Earnings drive stock prices. Analysts expect baby formula giant Mead Johnson Nutrition (NYSE:MJN) to grow its earnings per share 11% annually over the next five years. Since its IPO, in February 2009, its stock is up about 177% as of Monday. Even with the recent selloffs in the broader market, the company’s stock price is near a 52-week high and all the stars seem in alignment for the company’s further spinoff from Bristol-Myers Squibb (NYSE:BMY). Despite the good news, though, I believe Mead Johnson is bound for a fall. Here are my reasons why.
Let’s get right to the significant part: Mead Johnson’s second-quarter results were exceptional, with sales increasing 22% to $932 million. Earnings per share were 72 cents, 4% higher than in the same quarter a year earlier. A lion’s share of the sales increase was due to volume, a sign the company’s products are doing well in all markets. Due to higher input costs, management expects full-year EPS between $2.70 and $2.75 a share. The consensus estimate is $2.73. Using the consensus, estimated EPS in 2016 are $4.60, which is a forward P/E of 15. That’s not bad until you consider that the trailing 12-month P/E ratio of the S&P 500 is 13.4, a 21-year low. Unless the world completely falls apart, it’s safe to assume the index’s forward P/E for 2016 is substantially higher than 15, suggesting it might be better to own the index rather than Mead Johnson.
Currently, it’s $1.04 a year, or 1.5%. For a middle-of-the-road yield, investors are willing to pay 16.1 times pretax earnings. This tells me they care little about the dividend and believe there’s more capital appreciation available. That might be the case, but more than halfway into its third consecutive year of gains, the second quarter delivered just 4% earnings growth, not the 11% analysts are expecting over the next five years. If it continues to grow the top-line double-digits but not those at the bottom, its stock price will fall like a stone. Given that Mead Johnson’s product is always in demand, if the dividend was over $2, it would be a different story. However, it’s nowhere near that.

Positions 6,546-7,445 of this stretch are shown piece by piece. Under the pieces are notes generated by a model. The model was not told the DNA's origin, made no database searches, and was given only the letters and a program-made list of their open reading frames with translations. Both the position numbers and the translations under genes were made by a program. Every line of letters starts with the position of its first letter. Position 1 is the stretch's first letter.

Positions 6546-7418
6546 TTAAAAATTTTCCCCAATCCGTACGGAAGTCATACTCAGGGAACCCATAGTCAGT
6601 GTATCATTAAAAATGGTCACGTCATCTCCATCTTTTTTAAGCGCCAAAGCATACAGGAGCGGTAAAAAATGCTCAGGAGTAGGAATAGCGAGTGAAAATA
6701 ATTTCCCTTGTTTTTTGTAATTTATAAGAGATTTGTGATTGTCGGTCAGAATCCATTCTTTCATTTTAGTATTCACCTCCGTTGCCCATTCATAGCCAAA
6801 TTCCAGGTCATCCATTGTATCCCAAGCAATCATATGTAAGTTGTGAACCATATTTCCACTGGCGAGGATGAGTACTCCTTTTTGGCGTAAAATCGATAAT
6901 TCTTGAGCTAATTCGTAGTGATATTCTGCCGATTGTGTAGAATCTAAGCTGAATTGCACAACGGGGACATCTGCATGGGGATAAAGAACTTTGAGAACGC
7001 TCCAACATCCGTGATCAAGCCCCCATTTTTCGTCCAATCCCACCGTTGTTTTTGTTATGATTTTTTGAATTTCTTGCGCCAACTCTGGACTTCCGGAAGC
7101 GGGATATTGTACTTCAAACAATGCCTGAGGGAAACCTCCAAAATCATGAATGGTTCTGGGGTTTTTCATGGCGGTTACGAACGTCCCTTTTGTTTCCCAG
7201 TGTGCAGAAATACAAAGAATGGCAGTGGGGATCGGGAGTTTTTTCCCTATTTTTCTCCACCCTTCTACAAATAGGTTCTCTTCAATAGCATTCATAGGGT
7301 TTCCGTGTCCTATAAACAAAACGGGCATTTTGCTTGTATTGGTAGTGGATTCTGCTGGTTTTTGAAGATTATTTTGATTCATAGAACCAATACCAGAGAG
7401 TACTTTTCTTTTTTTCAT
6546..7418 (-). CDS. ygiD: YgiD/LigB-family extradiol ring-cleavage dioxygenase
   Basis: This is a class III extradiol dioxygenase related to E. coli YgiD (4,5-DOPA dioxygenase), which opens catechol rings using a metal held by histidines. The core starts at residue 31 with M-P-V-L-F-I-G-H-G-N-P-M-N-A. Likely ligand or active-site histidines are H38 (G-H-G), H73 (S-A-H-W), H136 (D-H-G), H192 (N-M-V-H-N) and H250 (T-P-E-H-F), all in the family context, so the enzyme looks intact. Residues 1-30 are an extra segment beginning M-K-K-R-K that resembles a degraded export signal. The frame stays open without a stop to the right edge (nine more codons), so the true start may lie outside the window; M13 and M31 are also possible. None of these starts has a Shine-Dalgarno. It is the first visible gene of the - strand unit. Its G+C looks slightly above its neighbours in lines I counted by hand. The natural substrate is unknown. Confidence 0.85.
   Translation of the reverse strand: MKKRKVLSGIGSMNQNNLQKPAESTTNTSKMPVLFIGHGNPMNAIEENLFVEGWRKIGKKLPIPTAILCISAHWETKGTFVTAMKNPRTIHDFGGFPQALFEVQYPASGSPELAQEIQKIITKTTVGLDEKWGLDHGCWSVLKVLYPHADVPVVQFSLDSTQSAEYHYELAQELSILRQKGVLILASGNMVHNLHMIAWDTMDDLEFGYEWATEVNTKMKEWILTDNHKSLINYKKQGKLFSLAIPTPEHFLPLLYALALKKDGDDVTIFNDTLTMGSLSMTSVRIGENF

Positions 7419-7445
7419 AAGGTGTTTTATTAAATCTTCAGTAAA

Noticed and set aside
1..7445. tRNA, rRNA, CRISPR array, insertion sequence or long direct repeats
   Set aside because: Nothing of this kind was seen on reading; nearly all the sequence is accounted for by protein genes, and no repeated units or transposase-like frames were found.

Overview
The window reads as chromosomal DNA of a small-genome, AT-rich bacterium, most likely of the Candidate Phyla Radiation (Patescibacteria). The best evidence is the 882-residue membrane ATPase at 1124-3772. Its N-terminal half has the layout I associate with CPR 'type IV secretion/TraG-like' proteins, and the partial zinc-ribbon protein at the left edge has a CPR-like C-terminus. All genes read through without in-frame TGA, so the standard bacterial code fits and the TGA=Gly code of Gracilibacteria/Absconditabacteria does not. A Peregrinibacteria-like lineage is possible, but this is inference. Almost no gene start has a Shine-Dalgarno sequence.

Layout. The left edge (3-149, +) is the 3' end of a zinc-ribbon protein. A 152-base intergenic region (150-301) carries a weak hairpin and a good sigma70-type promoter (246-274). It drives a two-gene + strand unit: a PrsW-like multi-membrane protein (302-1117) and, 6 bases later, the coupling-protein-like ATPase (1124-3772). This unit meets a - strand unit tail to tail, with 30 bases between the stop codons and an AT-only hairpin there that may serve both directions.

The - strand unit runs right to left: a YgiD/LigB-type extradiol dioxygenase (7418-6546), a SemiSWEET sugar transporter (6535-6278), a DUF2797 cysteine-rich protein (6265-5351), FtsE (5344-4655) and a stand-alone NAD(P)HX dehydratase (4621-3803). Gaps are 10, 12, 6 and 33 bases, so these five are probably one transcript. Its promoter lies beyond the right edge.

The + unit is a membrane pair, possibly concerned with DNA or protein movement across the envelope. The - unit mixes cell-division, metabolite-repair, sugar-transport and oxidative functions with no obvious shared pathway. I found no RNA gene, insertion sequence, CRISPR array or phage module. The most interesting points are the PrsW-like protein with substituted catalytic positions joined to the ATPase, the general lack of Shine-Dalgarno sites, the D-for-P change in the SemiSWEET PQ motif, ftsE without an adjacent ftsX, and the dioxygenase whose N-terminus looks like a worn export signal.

|Mead Johnson Nutrition||4.1||14.3||1.5%|
I’ve listed Mead Johnson Nutrition’s main competitors in the table above. What should immediately jump out at you is the separation between the company and its peers. In the economic and market turmoil that exists presently, I would think investors would want to take shelter within larger-cap companies possessing diversified revenue streams. Mead Johnson Nutrition definitely isn’t one of those companies. Groupe Danone (PINK:DANOY) and Nestle both are. In Nestle’s first quarter, its nutrition business, which accounts for slightly less than 10% of revenue, achieved organic growth of 8.9%. More important, its infant nutrition business grew by double-digits. In 2010, Nestle paid an annual dividend equivalent to $2.44 a share. Mead Johnson Nutrition might be a leader among its competitors in its particular product category, but overall in Nestle, you’re getting a stronger business with a higher dividend. Why put your capital at risk unnecessarily?
Mead Johnson Nutrition has been on a great run since its spinoff 29 months ago. There’s no denying its business is growing. I just think that with all the market volatility right now, hanging on to its stock is a very unhealthy decision.